Greetings! Just a note of gratitude to Monte Rio Fire Chief Steve Baxman and Russian River Fire District President Mark Emmett and the volunteer firefighters and sheriff’s deputies. Thanks to volunteers Frank Danzart, daughter Denise and her husband Brian Britton, Frank’s son-in-law Bronson Johnson, Rosie Bohnie and Gail Culverwell, Dave Gillespie, Dan Bajone, and Muff Centiss and Lonnie and Chris from Monte Rio.
The late great humorist, Erma Bombeck, told the story of what happened to her in Church one Sunday. She said,
“I was focused on a small child who was turning around and smiling at everyone. He wasn’t gurgling, spitting, humming, kicking, tearing the hymnals, or rummaging through his mother’s handbag. He was just… smiling. “Finally, his mother jerked him about and in a stage whisper that could be heard in a little theater off Broadway said: ‘Stop that grinning! You’re in Church!’ With that, she gave him a glare, and, as the tears rolled down his cheek, the mother added, ‘That’s better,’ and returned to her prayers.” Bombeck reflected, “We sing, ‘Make a joyful noise unto the Lord!’ while our faces reflect the sadness of one who has just buried a rich aunt who left everything to her pregnant hamster.” She continued, “Suddenly I was angry. It occurred to me the entire world is in tears, and if you’re not, then you’d better get with it. I wanted to grab this child with the tear-stained face close to me and tell him about my God. The happy God. The smiling God. The God who had to have a sense of humor to have created the likes of us. I wanted to tell him He is an understanding God. One who understands little children who turn around and smile in Church, and even curious little children who rummage through their mothers’ handbags. I wanted to tell that little child that I too have taken a few lumps for daring to smile in an otherwise solemn religious setting. By tradition, I suppose, one wears faith with the solemnity of a mourner, the mask of tragedy. What a fool, I thought, this woman sitting next to the only sign of hope — the only miracle left in our civilization. If that child couldn’t smile in Church then where was there left to go?”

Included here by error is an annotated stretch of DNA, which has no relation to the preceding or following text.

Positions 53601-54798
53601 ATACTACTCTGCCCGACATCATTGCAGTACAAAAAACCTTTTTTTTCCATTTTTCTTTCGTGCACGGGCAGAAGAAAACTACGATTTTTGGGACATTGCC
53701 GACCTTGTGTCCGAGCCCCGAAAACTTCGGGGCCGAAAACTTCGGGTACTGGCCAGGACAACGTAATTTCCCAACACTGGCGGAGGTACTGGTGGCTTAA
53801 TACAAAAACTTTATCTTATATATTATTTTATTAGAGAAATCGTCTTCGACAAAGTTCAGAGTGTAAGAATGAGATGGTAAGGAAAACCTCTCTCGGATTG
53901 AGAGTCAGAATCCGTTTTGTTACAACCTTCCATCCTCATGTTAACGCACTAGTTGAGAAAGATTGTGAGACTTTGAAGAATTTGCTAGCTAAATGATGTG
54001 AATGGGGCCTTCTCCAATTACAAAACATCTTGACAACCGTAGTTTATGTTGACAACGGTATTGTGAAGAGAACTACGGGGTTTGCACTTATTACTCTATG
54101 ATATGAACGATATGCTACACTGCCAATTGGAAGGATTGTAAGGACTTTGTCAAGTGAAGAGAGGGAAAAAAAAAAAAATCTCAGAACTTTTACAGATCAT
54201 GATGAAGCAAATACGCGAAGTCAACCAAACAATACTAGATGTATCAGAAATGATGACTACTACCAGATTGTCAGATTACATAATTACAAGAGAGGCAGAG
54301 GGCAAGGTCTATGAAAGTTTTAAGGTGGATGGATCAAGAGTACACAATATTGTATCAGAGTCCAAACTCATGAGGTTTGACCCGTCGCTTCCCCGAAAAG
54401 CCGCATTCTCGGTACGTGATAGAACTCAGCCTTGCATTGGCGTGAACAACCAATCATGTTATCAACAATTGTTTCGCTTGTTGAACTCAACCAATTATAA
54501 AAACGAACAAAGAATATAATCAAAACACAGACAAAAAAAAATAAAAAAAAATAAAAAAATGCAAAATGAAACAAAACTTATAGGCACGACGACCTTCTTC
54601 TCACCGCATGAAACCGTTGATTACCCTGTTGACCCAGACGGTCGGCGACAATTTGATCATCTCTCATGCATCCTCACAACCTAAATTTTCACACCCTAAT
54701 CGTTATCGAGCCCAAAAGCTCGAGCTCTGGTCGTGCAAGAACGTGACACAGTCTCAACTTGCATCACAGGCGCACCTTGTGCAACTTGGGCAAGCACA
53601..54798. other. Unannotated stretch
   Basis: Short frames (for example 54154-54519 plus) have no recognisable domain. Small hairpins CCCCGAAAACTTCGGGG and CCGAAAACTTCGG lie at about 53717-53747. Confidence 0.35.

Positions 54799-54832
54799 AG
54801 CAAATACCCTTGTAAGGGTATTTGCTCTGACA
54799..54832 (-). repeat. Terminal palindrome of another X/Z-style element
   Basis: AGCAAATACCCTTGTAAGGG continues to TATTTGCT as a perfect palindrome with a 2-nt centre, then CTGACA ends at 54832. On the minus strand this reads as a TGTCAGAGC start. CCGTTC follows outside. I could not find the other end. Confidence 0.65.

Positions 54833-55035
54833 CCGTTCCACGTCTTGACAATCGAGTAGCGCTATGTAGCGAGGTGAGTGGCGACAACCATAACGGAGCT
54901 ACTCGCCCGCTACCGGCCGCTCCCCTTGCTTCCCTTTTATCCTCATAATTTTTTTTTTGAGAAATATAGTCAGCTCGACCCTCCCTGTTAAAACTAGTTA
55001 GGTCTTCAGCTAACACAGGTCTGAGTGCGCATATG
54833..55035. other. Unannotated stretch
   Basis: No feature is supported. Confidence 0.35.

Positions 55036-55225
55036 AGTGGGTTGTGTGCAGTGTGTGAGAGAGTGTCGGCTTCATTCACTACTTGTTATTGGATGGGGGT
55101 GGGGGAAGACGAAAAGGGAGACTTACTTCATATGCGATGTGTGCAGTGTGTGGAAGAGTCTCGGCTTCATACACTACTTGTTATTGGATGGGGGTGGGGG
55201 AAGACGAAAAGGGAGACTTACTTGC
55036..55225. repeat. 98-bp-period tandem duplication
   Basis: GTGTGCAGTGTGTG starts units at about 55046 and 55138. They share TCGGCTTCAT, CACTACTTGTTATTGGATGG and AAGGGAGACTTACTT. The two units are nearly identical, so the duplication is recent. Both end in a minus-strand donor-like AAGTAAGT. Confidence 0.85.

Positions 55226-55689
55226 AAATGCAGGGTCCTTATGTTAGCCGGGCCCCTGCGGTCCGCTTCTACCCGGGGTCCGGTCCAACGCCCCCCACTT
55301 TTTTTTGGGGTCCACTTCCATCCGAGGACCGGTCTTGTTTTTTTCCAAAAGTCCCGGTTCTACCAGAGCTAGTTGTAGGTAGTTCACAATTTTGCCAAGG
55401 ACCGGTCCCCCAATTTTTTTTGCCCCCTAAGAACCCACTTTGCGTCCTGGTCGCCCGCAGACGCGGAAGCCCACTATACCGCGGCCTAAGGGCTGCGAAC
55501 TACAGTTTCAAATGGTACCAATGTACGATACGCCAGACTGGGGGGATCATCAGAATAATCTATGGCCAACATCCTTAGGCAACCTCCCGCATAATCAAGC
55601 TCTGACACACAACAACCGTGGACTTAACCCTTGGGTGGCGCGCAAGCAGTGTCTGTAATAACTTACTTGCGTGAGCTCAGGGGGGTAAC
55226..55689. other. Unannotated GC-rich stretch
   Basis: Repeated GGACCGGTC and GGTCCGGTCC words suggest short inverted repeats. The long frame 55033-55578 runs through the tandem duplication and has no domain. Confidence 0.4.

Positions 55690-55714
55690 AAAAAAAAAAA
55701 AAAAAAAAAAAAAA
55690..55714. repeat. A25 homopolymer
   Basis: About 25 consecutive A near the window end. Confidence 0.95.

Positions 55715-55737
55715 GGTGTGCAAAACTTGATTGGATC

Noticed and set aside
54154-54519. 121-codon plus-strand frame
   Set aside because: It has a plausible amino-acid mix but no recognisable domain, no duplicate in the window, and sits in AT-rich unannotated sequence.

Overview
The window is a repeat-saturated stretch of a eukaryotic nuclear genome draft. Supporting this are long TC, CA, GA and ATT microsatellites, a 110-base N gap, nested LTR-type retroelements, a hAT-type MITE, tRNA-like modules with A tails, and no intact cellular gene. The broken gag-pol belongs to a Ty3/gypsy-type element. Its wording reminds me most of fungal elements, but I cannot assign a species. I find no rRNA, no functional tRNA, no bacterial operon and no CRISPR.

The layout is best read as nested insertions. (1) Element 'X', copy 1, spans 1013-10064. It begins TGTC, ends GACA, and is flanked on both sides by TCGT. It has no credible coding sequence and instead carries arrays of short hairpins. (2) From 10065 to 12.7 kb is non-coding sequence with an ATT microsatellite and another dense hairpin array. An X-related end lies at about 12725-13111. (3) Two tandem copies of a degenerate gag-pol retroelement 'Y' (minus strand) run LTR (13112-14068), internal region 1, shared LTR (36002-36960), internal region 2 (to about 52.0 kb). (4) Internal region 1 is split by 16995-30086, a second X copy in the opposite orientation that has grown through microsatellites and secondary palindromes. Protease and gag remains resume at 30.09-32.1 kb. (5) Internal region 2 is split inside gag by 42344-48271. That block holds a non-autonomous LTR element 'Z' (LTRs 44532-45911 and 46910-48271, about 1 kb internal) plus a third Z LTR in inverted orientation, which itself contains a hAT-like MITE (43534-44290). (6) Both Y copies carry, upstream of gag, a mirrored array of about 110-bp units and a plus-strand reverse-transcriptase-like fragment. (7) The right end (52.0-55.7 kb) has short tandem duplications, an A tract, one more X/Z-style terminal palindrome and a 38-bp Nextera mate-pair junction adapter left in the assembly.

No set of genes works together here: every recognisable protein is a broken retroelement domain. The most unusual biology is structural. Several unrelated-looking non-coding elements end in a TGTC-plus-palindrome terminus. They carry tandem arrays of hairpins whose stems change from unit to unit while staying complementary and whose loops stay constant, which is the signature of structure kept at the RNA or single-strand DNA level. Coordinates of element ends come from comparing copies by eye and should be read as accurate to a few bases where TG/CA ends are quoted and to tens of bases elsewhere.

When a child learns to say a new word there is delight in the new discovery. And as the child continues to repeat the new word that she or he has just learned, there is joy all round. . Regrettably, when we allow the child within us to die there is no longer “joy all around.” In terms of what we need to know about living the good life, it’s as though we see no possibility of hearing some new word from God; it’s as though we see no possibility of change, no possibility of spiritual growth, no possibility of new life. Absent these childlike qualities, the joy has gone out of our lives! In those difficult times when you feel overwhelmed by a sense of abandonment, a sense of lost-ness, in childlike fashion put all of your trust in a Gracious God on whom you can depend always to seek you out. And He will find you!
In today’s Lesson, therefore, Jesus is telling us that only the spirit of childlike, unconditional trust in God’s promise to fulfill us in His life of love can liberate us from the heavy burden of obligation that hangs like a dark cloud over our religious experience. So let us “Make a joyful noise unto the Lord!” With smiling faces, we give thanks to the One who says, “Let the little children come to Me, for it is to such as these that the Kingdom of God belongs” — a word from the Lord that should make miles of smiles!
Peace and blessings!
LITURGICAL MUSIC CORNER
by our Music Director, Rebecca Brown
Oct. 4, 27th Sunday in Ordinary Time
“From the beginning of creation, God made them male and female. For this reason a man shall leave his father and mother and be joined to his wife, and the two shall become one flesh .”
Today’s readings touch on many things: the creation of woman from the first man: the suffering of Jesus; the indissolubility of marriage, the fact that we must become like little children to enter the kingdom of God. As we sing the hymns today, let us remember that God created the world out of love, and let us pray that through the power of God, we may receive that love and spread it to others, especially our spouses, our children, and all those around us. As we do so, let us pray for the safety and protection of all abused women and children in the world, and for the healing of all marriages. God bless you!